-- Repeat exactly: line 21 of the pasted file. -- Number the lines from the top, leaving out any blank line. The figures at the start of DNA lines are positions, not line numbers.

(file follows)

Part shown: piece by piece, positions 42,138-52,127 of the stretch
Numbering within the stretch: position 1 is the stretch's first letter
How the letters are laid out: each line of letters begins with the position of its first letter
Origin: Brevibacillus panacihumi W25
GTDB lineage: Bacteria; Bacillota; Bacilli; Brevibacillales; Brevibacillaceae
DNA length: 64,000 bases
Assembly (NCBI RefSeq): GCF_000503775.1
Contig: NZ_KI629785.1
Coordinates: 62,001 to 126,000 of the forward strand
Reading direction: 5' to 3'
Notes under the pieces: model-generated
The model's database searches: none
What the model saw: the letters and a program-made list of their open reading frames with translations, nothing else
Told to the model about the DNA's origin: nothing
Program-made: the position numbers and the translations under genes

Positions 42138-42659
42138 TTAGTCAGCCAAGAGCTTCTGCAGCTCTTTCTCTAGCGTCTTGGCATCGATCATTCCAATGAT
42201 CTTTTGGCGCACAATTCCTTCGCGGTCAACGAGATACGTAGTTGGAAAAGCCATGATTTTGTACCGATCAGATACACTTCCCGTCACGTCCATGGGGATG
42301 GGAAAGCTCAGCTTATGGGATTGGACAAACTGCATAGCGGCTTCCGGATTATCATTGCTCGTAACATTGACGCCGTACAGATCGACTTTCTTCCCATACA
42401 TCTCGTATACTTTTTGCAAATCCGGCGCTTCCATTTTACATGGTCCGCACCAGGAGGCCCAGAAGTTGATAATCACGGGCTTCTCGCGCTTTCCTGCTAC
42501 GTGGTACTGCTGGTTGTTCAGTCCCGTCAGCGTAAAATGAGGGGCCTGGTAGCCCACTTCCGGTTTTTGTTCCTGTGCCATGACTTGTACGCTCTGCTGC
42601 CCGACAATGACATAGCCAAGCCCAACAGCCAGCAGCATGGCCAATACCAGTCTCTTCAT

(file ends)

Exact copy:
42501 GTGGTACTGCTGGTTGTTCAGTCCCGTCAGCGTAAAATGAGGGGCCTGGTAGCCCACTTCCGGTTTTTGTTCCTGTGCCATGACTTGTACGCTCTGCTGC